• Sign up free today!

    Join in on the discussion, prediction leagues and competitions today! Sign up takes no longer than 5 minutes.

Sign in to follow this  
football forum

Congressional Baseball Game Assasination Attempt

Recommended Posts

It was only a matter of time before this happened and it won't be the last time I'm sure. This is America, land of the gun. And political discourse has gotten so extreme and devisive. Let's also not forget we've Senators like Rand Paul (who was shot at) saying  "Why do we have a Second Amendment? It’s not to shoot deer. It’s to shoot at the government when it becomes tyrannical!" Nor is it the first time a congressperson has been shot in recent history as Gabby Gifford's political career came to an end because of a bullet to the brain (that miraculously didn't kill her - though she's got permanent damage). The American media, to it's credit, almost universally condemned it - I think they're scared of the acceptance of violence in politics tbh. Between antifa & Trumpster violence, congressmen battering journalists, and politicians getting shot at... it's clear American politics is not at it's greatest moment. I think the parties and their politicians are to blame - they've become more extreme and partisan, it's no coincidence we're seeing idiots do stupid things.

I wonder if this incident will make the American right less opposed to keeping guns out of the hands of the mentally ill though. That really shouldn't be a partisan issue tbh.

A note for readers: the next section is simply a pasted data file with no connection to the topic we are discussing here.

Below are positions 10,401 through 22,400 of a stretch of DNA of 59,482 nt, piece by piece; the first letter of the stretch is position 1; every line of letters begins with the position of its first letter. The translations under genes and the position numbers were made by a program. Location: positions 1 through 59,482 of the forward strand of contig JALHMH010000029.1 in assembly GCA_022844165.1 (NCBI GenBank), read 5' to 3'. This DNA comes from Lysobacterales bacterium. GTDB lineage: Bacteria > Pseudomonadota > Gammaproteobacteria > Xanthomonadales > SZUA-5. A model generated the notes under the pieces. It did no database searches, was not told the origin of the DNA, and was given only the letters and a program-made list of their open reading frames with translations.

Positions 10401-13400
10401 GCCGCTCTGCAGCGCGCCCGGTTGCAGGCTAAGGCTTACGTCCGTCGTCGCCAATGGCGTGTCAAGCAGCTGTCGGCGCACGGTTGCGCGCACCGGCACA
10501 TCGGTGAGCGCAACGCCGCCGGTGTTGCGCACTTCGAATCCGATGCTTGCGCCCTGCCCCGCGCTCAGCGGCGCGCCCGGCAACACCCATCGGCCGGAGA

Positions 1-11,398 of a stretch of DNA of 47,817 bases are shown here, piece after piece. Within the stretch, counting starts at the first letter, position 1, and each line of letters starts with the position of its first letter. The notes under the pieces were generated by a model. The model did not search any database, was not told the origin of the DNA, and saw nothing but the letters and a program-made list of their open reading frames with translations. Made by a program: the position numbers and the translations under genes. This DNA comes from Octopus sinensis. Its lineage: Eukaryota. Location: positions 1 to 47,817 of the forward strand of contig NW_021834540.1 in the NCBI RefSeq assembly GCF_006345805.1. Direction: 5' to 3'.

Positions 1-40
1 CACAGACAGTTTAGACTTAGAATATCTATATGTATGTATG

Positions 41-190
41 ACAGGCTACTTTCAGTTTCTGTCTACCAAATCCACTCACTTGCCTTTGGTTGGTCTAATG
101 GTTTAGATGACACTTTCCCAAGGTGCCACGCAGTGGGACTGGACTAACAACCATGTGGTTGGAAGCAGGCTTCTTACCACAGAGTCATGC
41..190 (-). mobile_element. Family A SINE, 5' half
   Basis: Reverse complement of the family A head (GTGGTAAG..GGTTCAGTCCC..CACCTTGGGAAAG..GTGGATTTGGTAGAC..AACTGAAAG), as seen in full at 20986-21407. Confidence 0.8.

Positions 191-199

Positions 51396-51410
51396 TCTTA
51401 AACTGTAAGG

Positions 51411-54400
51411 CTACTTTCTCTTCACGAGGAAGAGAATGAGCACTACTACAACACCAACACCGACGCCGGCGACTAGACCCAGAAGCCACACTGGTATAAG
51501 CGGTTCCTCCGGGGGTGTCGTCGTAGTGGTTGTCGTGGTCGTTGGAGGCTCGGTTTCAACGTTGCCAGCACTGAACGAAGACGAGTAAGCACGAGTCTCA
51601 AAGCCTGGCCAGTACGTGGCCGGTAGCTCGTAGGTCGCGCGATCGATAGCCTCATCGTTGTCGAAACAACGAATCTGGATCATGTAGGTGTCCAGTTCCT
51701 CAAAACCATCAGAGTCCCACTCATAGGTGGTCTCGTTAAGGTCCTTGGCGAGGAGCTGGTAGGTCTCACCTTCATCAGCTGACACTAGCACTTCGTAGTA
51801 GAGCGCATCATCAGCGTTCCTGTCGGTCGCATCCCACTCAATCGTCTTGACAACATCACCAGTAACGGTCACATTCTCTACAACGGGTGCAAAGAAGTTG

Share this post


Link to post
Share on other sites

Oh, I understand the second ammendment is to oppose tyranny by arming the citizens and to a degree I can't condemn an individual trying to excercise that right but I also can't abide the cold slaughter of unarmed men. 

When it is all said and done this will be an effective tool for the media to use as a character assassiantion on Sanders and his supporters.

Share this post


Link to post
Share on other sites

I remember having a debate with an American in Oz about gun control over there, he went on a massive rant about how people needed guns to defend themselves from tyranny etc, about how it wasn't a far fetched idea that the government could turn on its people.

The topic turned back to the much more realistic idea of school shootings and other shootings that happen constantly and he honestly had no idea how to prevent those...which took us full circle in the debate as my answer was to make gun laws much stricter.

Share this post


Link to post
Share on other sites
7 hours ago, Danny said:

I remember having a debate with an American in Oz about gun control over there, he went on a massive rant about how people needed guns to defend themselves from tyranny etc, about how it wasn't a far fetched idea that the government could turn on its people.

The topic turned back to the much more realistic idea of school shootings and other shootings that happen constantly and he honestly had no idea how to prevent those...which took us full circle in the debate as my answer was to make gun laws much stricter.

Wouldn't matter too much at the end of the day.  Oz if so different the USA in terms on import and export of guns. Think about this, Australia is an isolated island; if it difficult to acquire guns internally and externally where will the guns come from? The same isn't true for the USA. Canada, Mexico, Cuba, Colombia, and many other nations are all in a leap of the USA and many already have illegal drug smuggling routes established, it wouldn't be difficult for them to increase their already large arms trading. By heavily restricting gun ownership it merely just narrows legal and legitimate channels and opens up a larger demand through the black market.